The suggestion by the CNPA in their Main Issues Report of North Aviemore offering an alternative should ACM fail to be delivered is of course also open to debate and I would expect ACM to object to that in their response to that report. It will be interesting to see how other people respond but this might included suggestions of other areas for housing which are not centred around Aviemore (which already has a number of sites dedicated to housing) but are elsewhere in the National Park. As Dave Morris’ letter to the Strathy commented, if communities were better connected by bus there would be no need for people to live so close to Aviemore. Moreover, what the CNPA’s projected demand shows, is there is no need for a whole new town with expensive infrastructure. I am repeating myself but great concept, wrong place.
    Sadly, I think that at present the distance of either ACM or North Aviemore from the railway station is probably not a relevant site consideration due to the poor train service. If part of the demand for new housing in Aviemore and indeed ACM is from Inverness commuters, as is suggested by the A9 dualling project which has prioritised the section between Inverness and Aviemore over that further south (and of course has been prioritised over rail line improvements), a development in north Aviemore would reduce commuting time and be better situated.

    1. October 9, 2017 at 5:35 pm
      Your comment is awaiting moderation.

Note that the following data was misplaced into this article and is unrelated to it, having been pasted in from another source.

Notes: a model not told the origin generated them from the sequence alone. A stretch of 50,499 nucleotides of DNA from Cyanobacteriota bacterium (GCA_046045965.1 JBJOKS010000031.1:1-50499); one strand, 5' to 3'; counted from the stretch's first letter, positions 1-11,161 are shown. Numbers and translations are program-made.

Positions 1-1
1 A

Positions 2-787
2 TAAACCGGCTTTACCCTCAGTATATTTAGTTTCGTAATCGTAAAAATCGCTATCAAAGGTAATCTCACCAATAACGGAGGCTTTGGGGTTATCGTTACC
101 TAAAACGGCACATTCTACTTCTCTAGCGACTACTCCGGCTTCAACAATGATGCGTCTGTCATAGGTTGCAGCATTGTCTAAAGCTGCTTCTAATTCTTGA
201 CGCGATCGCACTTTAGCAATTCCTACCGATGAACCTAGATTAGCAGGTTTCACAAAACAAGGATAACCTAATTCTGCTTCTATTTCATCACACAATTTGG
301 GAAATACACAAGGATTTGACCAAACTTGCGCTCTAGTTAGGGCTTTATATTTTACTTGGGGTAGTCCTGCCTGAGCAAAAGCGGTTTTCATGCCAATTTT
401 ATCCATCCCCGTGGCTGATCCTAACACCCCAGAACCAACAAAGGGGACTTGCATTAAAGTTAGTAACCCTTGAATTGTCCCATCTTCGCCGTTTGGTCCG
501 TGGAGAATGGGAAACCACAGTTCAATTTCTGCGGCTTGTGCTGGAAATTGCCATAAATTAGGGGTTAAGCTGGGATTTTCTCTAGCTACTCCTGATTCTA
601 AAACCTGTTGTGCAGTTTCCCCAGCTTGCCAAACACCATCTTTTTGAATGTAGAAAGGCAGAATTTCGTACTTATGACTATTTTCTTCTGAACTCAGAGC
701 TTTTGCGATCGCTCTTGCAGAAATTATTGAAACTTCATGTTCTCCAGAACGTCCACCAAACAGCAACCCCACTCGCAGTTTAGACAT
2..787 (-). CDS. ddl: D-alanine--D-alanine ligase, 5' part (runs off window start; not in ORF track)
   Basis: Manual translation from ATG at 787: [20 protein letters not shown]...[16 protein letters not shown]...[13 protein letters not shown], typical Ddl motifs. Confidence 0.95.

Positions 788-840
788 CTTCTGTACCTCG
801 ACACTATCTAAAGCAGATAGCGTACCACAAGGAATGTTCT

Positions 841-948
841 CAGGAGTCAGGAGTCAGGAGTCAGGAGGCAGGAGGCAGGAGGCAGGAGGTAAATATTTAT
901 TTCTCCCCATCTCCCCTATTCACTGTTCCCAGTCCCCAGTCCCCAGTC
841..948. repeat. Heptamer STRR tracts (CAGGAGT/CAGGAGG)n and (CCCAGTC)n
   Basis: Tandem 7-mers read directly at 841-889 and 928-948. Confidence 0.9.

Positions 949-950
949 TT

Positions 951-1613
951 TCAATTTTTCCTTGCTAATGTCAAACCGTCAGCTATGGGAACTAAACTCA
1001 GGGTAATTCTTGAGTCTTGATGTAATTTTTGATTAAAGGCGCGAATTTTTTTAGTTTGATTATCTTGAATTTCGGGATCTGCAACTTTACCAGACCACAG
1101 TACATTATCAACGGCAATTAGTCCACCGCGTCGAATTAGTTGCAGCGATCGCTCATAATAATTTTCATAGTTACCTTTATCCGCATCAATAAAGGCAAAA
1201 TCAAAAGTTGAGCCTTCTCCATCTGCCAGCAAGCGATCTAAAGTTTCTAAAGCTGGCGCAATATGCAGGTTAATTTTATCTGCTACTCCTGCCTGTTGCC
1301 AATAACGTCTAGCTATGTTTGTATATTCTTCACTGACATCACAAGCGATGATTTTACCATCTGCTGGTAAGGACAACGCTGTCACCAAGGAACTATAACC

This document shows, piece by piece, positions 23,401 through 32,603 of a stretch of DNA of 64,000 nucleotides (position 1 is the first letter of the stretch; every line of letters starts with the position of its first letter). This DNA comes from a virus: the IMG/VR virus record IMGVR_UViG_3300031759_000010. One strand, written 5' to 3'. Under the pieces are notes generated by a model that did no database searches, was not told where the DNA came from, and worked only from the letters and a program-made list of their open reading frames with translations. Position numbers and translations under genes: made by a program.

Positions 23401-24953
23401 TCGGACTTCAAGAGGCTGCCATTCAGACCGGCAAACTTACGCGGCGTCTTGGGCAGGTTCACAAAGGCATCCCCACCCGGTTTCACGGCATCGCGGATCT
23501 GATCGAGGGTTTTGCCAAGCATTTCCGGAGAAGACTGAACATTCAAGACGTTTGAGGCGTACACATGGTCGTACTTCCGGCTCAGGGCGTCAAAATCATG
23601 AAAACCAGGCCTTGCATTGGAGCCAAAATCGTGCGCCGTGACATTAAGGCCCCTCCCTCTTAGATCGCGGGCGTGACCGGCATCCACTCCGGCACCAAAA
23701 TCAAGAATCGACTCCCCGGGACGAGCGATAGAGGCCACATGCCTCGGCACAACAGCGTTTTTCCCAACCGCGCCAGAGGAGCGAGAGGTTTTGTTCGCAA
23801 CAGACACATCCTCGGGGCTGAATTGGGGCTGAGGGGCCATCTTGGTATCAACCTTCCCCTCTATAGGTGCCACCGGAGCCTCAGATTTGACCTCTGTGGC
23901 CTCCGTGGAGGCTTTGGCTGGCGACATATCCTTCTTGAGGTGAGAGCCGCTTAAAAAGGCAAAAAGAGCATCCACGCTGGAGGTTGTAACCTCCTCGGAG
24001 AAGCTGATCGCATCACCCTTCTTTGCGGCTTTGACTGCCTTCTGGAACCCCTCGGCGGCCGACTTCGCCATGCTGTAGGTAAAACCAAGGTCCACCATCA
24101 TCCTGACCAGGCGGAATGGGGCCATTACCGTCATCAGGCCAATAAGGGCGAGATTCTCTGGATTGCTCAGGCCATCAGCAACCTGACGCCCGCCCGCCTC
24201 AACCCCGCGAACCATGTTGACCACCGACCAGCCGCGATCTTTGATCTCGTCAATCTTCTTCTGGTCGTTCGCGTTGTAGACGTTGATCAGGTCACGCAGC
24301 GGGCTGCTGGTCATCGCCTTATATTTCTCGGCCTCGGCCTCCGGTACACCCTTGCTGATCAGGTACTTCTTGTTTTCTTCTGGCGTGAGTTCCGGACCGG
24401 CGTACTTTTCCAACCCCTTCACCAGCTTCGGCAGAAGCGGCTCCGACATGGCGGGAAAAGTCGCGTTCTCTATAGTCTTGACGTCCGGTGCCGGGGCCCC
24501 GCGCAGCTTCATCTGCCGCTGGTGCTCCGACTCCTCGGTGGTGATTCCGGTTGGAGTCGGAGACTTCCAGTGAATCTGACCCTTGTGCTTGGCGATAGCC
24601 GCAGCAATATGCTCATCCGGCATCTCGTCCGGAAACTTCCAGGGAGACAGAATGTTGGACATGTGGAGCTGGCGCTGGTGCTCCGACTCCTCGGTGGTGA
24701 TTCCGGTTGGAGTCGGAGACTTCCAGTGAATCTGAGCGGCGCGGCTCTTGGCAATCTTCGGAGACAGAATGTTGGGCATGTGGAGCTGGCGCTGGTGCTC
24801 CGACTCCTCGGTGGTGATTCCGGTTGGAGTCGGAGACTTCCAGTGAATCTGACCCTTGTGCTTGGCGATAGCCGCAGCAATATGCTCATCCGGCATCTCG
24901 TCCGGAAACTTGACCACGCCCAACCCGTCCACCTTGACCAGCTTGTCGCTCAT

It should be absolutely clear that the views I have expressed on your website are not representative of An Camas Mor LLP; James or Johnnie Grant or any individual or organisation connected to An Camas Mor LLP ( )- please don’t take them as such. I have not received any kind of financial incentive or renumeration for any ‘work’ I have undertaken for An Camas Mor LLP. I avoided your question because I don’t think it’s relevant to my comments: I know my own mind, I don’t think anyone likes to be defined solely by their background. Whether or not An Camas Mor would object to building between Aviemore and the dump is not something I can comment on, I can only comment as someone with an understanding of the local area. Commuting by bus or car breaks every principle environmental principle and has significant social and psychological costs that have been very well researched whereas active commuting on foot has significant health benefits I see your point about Aviemore growing at a faster rate that other communities but I don’t see how limiting the housing stock is a solution? It is the recipe for an unfair society: a limited housing supply will just push rents and house prices up even further and possibly cause over-crowding and social problems. The young people who work in Aviemore will end up commuting, and the old people and the second-home owners will be left living in a socially isolated community. I don’t see how a community where children grow up at a distance from their grand-parents, where parents work far away from where their children go to school is a way of life that any of us should aspire to. Fundamental principles of social justice and fairness demand that we should find a better, more environmentally friendly solution that includes everyone. An Camas Mor could solve this.